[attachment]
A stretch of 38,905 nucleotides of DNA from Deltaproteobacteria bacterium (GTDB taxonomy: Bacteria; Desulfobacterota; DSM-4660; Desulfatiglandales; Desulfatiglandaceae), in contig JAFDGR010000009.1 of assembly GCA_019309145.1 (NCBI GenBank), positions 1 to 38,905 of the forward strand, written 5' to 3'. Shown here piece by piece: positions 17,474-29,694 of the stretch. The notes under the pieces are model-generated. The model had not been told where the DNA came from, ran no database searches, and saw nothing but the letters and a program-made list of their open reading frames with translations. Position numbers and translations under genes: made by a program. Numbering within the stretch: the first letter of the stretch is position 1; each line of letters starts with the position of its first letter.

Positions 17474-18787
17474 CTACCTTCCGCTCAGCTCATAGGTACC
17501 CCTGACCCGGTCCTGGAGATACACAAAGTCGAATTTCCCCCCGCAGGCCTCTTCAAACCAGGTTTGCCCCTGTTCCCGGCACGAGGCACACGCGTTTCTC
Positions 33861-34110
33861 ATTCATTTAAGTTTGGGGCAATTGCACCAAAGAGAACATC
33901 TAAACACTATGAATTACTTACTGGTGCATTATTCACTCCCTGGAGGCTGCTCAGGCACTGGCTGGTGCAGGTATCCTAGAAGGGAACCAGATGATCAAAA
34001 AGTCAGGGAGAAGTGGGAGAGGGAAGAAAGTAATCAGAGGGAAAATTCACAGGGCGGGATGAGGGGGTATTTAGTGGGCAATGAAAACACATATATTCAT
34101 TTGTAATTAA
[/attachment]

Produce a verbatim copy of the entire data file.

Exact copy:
A stretch of 38,905 nucleotides of DNA from Deltaproteobacteria bacterium (GTDB taxonomy: Bacteria; Desulfobacterota; DSM-4660; Desulfatiglandales; Desulfatiglandaceae), in contig JAFDGR010000009.1 of assembly GCA_019309145.1 (NCBI GenBank), positions 1 to 38,905 of the forward strand, written 5' to 3'. Shown here piece by piece: positions 17,474-29,694 of the stretch. The notes under the pieces are model-generated. The model had not been told where the DNA came from, ran no database searches, and saw nothing but the letters and a program-made list of their open reading frames with translations. Position numbers and translations under genes: made by a program. Numbering within the stretch: the first letter of the stretch is position 1; each line of letters starts with the position of its first letter.

Positions 17474-18787
17474 CTACCTTCCGCTCAGCTCATAGGTACC
17501 CCTGACCCGGTCCTGGAGATACACAAAGTCGAATTTCCCCCCGCAGGCCTCTTCAAACCAGGTTTGCCCCTGTTCCCGGCACGAGGCACACGCGTTTCTC
Positions 33861-34110
33861 ATTCATTTAAGTTTGGGGCAATTGCACCAAAGAGAACATC
33901 TAAACACTATGAATTACTTACTGGTGCATTATTCACTCCCTGGAGGCTGCTCAGGCACTGGCTGGTGCAGGTATCCTAGAAGGGAACCAGATGATCAAAA
34001 AGTCAGGGAGAAGTGGGAGAGGGAAGAAAGTAATCAGAGGGAAAATTCACAGGGCGGGATGAGGGGGTATTTAGTGGGCAATGAAAACACATATATTCAT
34101 TTGTAATTAA